“Two months later I learned the document was my alleged confession,” he wrote. “The first time I saw a translation of this document was four months after this date and it was nothing like the statement I had given during the interrogation process.”

Australia's 60 MINUTES filed a report a few weeks ago.

Winding down, yesterday's snapshot noted Hunter Biden's latest scandal.  Yesterday evening, a friend told me Jonathan Turley had weighed in.  We had problems yesterday getting the snapshot up so I missed that -- I did go in an add a note and a link.  If you missed his column, here's the opening:

I previously wrote a column on the one year anniversary of the Hunter Biden laptop story that marveled at the success of the Biden family in making the scandal vanish before that 2020 election. It was analogized to Houdini making his 10,000-pound elephant Jennie disappear in his act. The Biden trick however occurred live before an audience of millions. Now, in an encore, a new major story on Biden’s Chinese dealings has surfaced. Once again, poof!

The media has made the story disappear except for a couple of the usual outlets. Even with the New York Times reporting on the story, the disclosure of Biden’s role in securing one of the world’s largest cobalt mines for China (a key component to electric battery production) has been ignored by the major networks and many other print outlets. Once again, ABC. NBC, CBS, CNN, MSNBC, and other media just cannot see the elephant.

What is most amazing about this continuing trick is that the story has all of the elements that the media longed to confirm during the Trump Administration on the financial dealings of the Trump children. The son of the President was involved in a successful effort to handover a strategically vital natural resource to the Chinese that would guarantee their dominance in one of the most important new industries of the “Green economy.” This occurred during a period when Hunter Biden and his uncle were accused of running a global influence peddling operation with foreign powers that cashed in on the Vice Presidency of Joe Biden. Then there is the fact that the story appears to contradict denials of continuing ownership in such foreign interests by the Bidens.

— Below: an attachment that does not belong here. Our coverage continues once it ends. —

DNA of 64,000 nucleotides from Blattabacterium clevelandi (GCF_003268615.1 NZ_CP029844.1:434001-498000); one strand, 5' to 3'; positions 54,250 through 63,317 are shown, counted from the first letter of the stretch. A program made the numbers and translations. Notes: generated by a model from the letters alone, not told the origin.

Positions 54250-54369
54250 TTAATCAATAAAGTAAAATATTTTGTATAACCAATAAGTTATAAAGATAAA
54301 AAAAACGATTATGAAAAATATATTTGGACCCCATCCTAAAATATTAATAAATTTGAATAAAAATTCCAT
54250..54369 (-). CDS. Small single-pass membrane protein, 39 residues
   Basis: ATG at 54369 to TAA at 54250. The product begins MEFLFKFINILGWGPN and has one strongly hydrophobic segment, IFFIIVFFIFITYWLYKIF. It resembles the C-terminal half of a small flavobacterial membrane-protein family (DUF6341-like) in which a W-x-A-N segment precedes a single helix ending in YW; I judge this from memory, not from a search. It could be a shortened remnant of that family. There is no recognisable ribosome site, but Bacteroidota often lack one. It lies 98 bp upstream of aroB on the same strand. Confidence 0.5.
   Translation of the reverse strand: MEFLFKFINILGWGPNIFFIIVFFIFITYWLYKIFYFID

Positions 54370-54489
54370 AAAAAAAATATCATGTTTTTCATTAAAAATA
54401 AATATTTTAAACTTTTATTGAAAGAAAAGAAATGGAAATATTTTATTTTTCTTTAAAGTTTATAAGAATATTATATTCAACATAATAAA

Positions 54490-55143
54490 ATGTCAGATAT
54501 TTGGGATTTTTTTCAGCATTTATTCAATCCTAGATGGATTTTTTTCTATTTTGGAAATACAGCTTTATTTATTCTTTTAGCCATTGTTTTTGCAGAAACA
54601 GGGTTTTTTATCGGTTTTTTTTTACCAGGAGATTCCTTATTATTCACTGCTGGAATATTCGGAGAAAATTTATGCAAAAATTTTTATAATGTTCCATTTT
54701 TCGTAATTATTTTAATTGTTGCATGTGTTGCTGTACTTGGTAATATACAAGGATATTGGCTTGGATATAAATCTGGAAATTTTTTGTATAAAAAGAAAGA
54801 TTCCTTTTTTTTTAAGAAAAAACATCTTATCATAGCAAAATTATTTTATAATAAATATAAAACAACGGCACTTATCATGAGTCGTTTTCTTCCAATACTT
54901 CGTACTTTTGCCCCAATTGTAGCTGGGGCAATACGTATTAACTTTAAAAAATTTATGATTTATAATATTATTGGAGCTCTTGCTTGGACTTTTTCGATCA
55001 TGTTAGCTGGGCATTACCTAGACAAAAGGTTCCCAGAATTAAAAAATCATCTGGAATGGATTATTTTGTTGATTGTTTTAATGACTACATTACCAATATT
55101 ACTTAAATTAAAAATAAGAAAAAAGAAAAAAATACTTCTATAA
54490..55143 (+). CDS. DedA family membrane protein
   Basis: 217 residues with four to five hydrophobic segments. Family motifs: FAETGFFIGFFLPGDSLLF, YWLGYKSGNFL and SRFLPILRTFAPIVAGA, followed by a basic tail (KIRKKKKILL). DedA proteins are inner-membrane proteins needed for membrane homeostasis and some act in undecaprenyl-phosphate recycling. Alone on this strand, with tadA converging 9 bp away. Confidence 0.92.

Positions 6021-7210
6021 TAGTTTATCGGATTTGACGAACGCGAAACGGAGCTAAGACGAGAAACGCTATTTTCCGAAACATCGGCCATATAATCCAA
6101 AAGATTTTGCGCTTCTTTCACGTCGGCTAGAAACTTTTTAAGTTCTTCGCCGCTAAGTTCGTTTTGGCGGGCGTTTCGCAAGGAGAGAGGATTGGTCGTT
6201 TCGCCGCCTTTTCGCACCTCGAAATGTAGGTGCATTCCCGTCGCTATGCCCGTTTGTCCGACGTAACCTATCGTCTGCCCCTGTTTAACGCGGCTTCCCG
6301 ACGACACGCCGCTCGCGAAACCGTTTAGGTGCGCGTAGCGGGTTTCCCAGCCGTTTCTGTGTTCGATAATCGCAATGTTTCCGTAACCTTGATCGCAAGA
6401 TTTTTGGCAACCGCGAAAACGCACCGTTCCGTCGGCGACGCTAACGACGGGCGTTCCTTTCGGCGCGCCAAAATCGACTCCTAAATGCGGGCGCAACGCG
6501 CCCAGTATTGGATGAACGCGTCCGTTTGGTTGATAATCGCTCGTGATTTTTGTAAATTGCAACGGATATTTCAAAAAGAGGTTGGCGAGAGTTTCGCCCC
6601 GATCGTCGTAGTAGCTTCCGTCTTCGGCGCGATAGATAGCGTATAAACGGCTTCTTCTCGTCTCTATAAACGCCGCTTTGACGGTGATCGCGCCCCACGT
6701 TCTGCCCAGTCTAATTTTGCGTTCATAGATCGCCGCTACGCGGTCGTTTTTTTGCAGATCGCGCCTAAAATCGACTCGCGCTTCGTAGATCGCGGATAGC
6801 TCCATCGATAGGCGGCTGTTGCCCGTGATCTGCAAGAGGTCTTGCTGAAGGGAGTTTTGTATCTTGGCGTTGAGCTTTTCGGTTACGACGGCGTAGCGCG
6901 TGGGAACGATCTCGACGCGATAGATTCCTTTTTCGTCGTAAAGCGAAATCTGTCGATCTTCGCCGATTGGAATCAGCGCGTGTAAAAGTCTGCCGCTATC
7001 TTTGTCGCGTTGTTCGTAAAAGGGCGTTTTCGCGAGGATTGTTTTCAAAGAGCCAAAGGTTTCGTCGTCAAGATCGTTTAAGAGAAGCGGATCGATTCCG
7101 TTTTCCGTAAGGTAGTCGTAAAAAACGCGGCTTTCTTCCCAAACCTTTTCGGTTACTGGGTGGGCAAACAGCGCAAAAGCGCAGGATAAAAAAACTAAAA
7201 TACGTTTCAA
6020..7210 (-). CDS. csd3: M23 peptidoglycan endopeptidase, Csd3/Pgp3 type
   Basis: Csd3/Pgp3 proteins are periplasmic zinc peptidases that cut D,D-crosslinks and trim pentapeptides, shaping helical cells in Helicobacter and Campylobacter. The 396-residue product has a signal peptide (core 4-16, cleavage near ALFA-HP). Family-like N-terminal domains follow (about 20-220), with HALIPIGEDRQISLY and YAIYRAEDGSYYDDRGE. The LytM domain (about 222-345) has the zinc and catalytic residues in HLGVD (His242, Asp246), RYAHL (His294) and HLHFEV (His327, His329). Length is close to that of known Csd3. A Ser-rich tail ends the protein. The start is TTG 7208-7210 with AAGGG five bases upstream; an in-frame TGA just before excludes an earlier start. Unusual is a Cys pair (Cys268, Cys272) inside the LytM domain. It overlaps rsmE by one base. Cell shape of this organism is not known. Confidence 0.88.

Tuesday, November 23, 2021

Ridley Scott is an idiot

I'm not a Ridley Scott groupie.  Anything he's ever done, I'm pretty sure that James Cameron could do better -- much better.  But I didn't realize how stupid Ridley Scott was until today with this:

Academy Award-nominated director Ridley Scott thinks he knows why his latest project, The Last Duel, wasn't able to spar with its competitors at the box office.
The acclaimed director addressed the film's less-than-ideal grossing numbers during the latest episode of Marc Maron's WTF podcast. Despite receiving rave reviews from critics, The Last Duel—a movie released in mid-October starring Matt Damon, Ben Affleck and Jodie Comer—only raked in $28 million against a production budget of $100 million.
"Disney did a fantastic promotion job," Scott said of the movie's production studios, adding that "the bosses loved the movie… I was concerned it was not for them."
According to Ridley, there may be a particular generation that might be to blame for the absence in sales. "I think what it boils down to," he said. "What we've got today [are] the audiences who were brought up on these f--king cellphones. The millennian [sic] do not ever want to be taught anything unless you're told it on a cellphone."



He needs to deal with reality which means accepting the fact that his film flopped and it's his fault.  No one wants to see Matt Damon.  No one wants his politics.  No one wants his queerbaiting.  And to that mix, before the film opened, remember, he announced his own children called him out for referring to gay people as "fa**ots." 


People do not like him.  If you look at his box office average, it's $19.5 million -- that's the average box office take on a film he's the lead in.  

Ridley was an idiot for casting Matt Damon to begin with.  And he's short, he's squat, he's not an action hero.  It was a stupid move.  Don't blame ticket buyers for staying away.



Here's C.I.'s "Iraq snapshot:"


Tuesday, November 23, 2021.  The facts in a legal case continue to be twisted and/or ignored, in Iraq, students are protesting but where is the western media?

Starting in the US, with Jimmy Dore.

And now from THE HILL.


Betty, Marcia, Ava and I shared our take on the media malpractice in "We didn't know Al Sharpton had gone into labor (Be..." and Ann just posted last night "Whoopi can't let go of the crazy."